After months of waiting, the day many of us have been waiting for is here – or will be here next week, depending on what we’re talking about. You see, retailers can begin selling AMD’s new Radeon 300 series today (let’s ignore the leaks), while the company’s first Fiji-based card will drop next week – June 24, to be exact.
Today marks the day that performance data can be revealed, though at the current time, I have none to share. That’ll change over the next week, as our samples have vowed to tour the globe in a canoe before reaching us.
I’m not complaining, though, as I’ve been told that good things come to those who wait. In the meantime, I present this quick preview, taking a look at the 300 series cards, as well as the Fiji-based Fury X. I’m still almost in disbelief, but AMD’s latest cards are finally upon us.
Most of AMD’s new lineup consists of models derived from the 200 generation, with the top-end Fury X leading the pack with the brand-new Fiji architecture under its hood. Here’s AMD’s new lineup, excluding the R7 360:
|Fury X||R9 390X||R9 390||R9 380||R7 370|
|Clock||1050 MHz||1050 MHz||1000 MHz||970 MHz||975 MHz|
|Memory||4GB HBM||8GB GDDR5||8GB GDDR5||4GB GDDR5||2GB GDDR5|
|Memory Clock||1 Gbps||6 Gbps||6 Gbps||5.7 Gbps||5.6 Gbps|
|Performance||8.6 TFLOPs||5.9 TFLOPs||5.1 TFLOPs||3.48 TFLOPs||2.0 TFLOPs|
Based on single-precision compute performance alone, the Fury X is a lot faster than the R9 390X. I admit that I expected to see more than a 33% increase in memory bandwidth, but as with our Internet connections, latencies can sometimes matter more than throughput, and it goes without saying that 3D chips are bound to be a lot more efficient in that regard than GDDR. While the 4096-bit bus is cool to look at, it means little in the grand scheme – it’s the efficiency of the memory architecture that matters.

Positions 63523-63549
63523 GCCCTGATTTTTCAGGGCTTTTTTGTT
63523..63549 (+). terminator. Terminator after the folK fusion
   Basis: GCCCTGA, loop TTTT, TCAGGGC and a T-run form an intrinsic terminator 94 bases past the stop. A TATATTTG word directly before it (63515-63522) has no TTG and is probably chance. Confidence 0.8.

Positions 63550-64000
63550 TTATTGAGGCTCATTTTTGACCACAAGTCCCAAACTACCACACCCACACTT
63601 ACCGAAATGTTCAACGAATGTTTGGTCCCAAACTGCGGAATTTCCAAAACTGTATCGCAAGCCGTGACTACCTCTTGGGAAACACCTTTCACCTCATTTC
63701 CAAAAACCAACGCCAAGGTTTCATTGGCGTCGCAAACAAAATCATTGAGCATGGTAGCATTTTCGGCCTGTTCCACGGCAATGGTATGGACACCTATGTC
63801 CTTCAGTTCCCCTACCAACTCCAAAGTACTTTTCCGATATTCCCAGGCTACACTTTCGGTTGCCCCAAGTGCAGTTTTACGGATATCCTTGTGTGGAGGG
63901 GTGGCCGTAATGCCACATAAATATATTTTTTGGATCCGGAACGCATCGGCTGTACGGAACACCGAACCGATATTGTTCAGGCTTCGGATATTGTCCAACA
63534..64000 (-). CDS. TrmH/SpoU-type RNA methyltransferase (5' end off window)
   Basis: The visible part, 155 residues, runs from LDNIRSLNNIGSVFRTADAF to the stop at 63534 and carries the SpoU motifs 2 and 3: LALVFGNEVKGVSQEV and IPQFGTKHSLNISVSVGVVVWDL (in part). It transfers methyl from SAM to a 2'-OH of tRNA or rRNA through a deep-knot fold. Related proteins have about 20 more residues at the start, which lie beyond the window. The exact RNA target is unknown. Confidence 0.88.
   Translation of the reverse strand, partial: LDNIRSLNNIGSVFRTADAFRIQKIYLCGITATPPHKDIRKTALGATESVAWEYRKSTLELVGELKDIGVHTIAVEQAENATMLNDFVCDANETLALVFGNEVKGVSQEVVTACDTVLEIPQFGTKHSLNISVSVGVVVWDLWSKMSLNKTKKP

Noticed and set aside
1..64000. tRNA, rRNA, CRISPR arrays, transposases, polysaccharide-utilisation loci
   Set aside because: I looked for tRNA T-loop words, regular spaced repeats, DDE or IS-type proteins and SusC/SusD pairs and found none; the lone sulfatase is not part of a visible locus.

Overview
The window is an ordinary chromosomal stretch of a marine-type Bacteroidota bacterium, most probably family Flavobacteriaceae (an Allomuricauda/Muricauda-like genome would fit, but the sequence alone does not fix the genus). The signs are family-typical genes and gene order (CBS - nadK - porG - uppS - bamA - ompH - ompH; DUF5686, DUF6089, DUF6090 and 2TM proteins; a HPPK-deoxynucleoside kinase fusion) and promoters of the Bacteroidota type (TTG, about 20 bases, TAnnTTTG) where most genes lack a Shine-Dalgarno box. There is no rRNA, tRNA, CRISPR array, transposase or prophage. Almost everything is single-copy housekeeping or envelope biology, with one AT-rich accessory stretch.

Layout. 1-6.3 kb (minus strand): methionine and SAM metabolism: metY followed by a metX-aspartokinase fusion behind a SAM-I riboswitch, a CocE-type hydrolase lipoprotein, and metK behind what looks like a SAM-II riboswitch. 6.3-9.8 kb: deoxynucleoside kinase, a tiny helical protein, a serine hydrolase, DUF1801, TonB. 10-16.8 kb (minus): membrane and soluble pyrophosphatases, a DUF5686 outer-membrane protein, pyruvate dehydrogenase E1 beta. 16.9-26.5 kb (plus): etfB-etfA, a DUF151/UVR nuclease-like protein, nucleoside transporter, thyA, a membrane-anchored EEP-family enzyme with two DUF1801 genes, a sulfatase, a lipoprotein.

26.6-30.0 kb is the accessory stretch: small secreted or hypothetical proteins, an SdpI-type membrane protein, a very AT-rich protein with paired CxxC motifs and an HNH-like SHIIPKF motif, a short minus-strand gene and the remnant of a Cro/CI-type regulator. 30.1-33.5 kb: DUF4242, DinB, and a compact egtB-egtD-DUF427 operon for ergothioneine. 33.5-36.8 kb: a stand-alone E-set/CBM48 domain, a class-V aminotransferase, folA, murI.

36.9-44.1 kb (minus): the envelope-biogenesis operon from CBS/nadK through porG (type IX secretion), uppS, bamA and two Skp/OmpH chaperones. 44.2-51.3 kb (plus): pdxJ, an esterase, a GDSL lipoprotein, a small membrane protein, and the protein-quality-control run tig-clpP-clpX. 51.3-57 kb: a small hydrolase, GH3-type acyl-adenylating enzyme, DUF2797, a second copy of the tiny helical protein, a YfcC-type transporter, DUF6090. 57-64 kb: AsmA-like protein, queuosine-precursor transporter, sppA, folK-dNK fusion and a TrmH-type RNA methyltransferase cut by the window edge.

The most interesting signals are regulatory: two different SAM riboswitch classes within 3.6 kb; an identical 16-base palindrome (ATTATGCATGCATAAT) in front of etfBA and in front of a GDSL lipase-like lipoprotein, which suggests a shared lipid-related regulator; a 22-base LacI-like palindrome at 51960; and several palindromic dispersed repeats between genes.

Fury X’s real-world performance is being kept secret until next week, so there are only a handful of sleeps before we see how it compares to NVIDIA’s GeForce GTX 980 Ti – both of which are priced at $649.
AMD: The 300 Series Is Not A Rebrand
When AMD’s Radeon 300 series first broke cover, no time was wasted before it was hit with a deluge of “rebrand” accusations. As time went on, more leaks came out, and the rebrand argument kept getting refueled. Some leaks showed that the basic specs of certain 300 series cards matched 200 series ones, and in some cases, GPU-Z screenshots even showed identical “Device ID” values.
AMD, however, is adamant about the fact that its 300 series isn’t a simple rebrand. The company admits that the ASIC is the same, but stresses that there’s a lot more to a graphics card than its overarching chip. We were told that the company’s engineers spent a year adding some new power management features, improving efficiency, and adding ~50MHz to the core and 250MHz to the memory (6GHz vs. 5GHz).
I believe that AMD did improve some things under-the-hood – the fact that it managed to boost the clocks while retaining the same TDP (or decreasing it, in the 390X’s case) means that some good was done. But, the 300 series is far from being an upgrade; it’s an “iteration”, which, in this case, is awfully close to being a rebrand.
But, I don’t think that’s as horrible as it’s being made out to be. I can’t imagine AMD would have wanted to spend too many engineering hours on an outgoing architecture that’s “good enough” to tide us over until the next major launch. It did kind of have a major undertaking called Fiji on its hands.
Here’s the basic overview of how the 390 cards compare to their 290 predecessors:
|R9 390X 8GB||R9 290X 4GB||R9 390 8GB||R9 290 4GB|
|Clock||1050 MHz||1000 MHz||1000 MHz||947 MHz|
|Memory Clock||6 Gbps||5 Gbps||6 Gbps||5 Gbps|
|Performance||5.9 TFLOPs||5.6 TFLOPs||5.1 TFLOPs||4.5 TFLOPs|
For being a series that scrapes the edge of “rebrand”, 300 series cards sure pack in a price premium. While I show that the 290X costs about $330, that’s not its minimum. Instead, it’s just what I feel comfortable quoting, based on the bulk of the lowest-priced cards I found on Newegg. At the time of writing, XFX’s 290X can be had for $269.99 after mail-in rebate ($299.99 before).
Assuming that $330 is the typical price for a 290X, that means that the 390X costs $100 more. For some, that might be a bit too much to ask for a card that could perform just 5% faster, but the premium is lessened a bit with the fact that the 390X sports an 8GB framebuffer. The 390’s premium (vs. 290) is ~$70.